In Phnom Penh a great group of students came together in the University for my lecture on “The Role of Young People in Developing Countries”. It was a very attentive group and I started out showing them a couple of presentation videos from the World YMCA, including the World Challenge presentation as well as the presentation of young people’s reactions to the One Million Voices.
Then I divided them in to smaller groups to discuss what I had said about Youth Empowerment and the important role I see for young people in developing any society around the globe. A society not including young energy in finding creative solutions, will loose out big time. Any time.
They asked a number of excellent questions. How do we create good relationships? How can we contribute to change? What concretely can we do? What opportunities does the YMCA open up? How can we get involved in the YMCA? What benefits do we get from the YMCA?
At the end there was no end to the questions, and we went over time. I enjoyed it enormously! What an experience of young and open and motivated energy!
The Vice President of the National Board associated with the Ministry of Information in the Government of Cambodia came to the lecture and responded enthusiastically.
Radio Free Asia was there and wanted a separate interview after the lecture. We had a long and good conversation which will be shared on radio.
After that inspiring experience at the University we left Phnom Penh behind and hit the road again, this time a 7 hours ride towards the north and Siem Reap, the second largest city of Cambodia and the most historically interesting. This is the old centre of the Kingdom of Wonders, the Kingdom of Cambodia, with numerous temples from almost 1000 years back.
On our way to Siem Reap we passed this bridge from the 9th century, still in use for daily traffic, but closed for lorries to protect the bridge from being worn out. It seems to be holding for a number of centuries still!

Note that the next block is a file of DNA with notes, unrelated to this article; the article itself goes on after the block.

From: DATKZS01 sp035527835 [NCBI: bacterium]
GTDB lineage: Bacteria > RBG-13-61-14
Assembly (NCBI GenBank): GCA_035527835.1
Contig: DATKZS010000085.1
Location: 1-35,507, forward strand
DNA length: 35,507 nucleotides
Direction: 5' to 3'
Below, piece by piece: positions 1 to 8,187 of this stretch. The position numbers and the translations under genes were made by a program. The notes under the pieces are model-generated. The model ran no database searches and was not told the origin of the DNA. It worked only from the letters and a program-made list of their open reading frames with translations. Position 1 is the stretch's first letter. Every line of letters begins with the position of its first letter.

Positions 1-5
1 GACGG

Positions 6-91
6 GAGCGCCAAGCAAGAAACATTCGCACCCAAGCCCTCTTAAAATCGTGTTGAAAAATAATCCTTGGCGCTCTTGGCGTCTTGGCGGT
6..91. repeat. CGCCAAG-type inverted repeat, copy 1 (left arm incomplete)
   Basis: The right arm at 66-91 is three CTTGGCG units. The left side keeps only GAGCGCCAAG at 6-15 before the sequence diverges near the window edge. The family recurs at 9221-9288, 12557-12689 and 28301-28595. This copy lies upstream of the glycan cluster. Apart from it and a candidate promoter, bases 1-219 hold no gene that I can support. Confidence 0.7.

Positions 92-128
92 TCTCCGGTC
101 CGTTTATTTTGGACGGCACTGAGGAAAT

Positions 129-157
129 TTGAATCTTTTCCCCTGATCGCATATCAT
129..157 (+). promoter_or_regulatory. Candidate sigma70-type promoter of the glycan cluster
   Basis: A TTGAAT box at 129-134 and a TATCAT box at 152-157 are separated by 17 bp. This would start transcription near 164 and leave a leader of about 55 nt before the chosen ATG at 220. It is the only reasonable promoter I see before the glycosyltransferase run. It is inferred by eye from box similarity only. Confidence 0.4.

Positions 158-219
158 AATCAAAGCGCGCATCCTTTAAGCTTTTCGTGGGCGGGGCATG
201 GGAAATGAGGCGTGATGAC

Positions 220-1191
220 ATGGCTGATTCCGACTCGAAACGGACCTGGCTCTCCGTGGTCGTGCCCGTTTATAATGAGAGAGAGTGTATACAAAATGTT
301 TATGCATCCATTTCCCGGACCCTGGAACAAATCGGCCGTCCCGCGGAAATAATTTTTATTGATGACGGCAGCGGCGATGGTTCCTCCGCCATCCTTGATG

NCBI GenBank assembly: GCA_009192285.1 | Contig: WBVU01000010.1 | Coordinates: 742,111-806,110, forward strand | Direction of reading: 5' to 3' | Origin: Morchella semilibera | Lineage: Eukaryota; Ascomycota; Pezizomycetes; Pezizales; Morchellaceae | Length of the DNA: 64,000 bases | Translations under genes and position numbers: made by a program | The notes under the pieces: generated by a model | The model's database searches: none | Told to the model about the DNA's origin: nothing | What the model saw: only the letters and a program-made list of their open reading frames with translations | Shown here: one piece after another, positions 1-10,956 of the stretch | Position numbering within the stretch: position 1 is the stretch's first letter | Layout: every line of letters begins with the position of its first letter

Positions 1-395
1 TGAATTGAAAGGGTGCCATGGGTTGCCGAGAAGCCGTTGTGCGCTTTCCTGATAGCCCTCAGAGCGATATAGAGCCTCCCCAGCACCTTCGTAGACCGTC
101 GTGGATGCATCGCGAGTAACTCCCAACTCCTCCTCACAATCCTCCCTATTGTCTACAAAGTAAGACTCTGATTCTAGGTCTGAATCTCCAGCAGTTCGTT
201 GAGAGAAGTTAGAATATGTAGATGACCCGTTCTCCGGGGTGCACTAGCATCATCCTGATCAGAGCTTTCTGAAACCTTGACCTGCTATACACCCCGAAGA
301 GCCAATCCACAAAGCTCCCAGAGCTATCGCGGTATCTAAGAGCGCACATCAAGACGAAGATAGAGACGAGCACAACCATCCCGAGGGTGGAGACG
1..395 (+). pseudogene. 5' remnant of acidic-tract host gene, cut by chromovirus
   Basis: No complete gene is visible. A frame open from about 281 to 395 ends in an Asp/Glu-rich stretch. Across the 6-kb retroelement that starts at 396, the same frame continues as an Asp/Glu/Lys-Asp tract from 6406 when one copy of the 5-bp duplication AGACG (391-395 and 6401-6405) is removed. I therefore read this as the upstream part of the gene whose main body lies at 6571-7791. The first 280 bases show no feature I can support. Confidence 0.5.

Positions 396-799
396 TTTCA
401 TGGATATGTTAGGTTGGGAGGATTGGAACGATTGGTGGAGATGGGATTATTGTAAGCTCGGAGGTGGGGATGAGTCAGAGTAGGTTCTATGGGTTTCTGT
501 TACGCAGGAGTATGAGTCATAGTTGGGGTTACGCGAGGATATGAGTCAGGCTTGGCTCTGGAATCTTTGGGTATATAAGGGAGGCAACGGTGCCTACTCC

In Siem Reap we changed from car to tuk-tuk, a 125 cc motorbike ahead of a waggon for 4 – we fell in love with it. I have seen them in several countries, but this is the first time we used it for 2 days as our main mean of transport. When humidity and heat became overwhelming, sitting in this open carriage with the wind blowing through our hairs was absolutely delightful!
With our new tuk-tuk we drove out to one of the slum areas where the YMCA has their child care centre in a rented property in Siem Reap.
So again a couple of my favourite motives, beautiful poor kids with happy smiles in the care of YMCA.
These oxen could easily overrun our little tuk-tuk, but they let us pass unharmed, well disciplined by their shepherd boy.
Refreshing boat trip on the river into the huge lake, so huge that you could not see the other side of it, so it gave us a feeling of reaching the ocean. What we were after? The floating villages of the Vietnamese people who came 40 years ago to do fishing on the lake. They quickly realised that the lake was increasing enormously in every rain season, so in stead of being flooded every year, they decided to establish floating villages with floating schools, floating shops and floating community centres.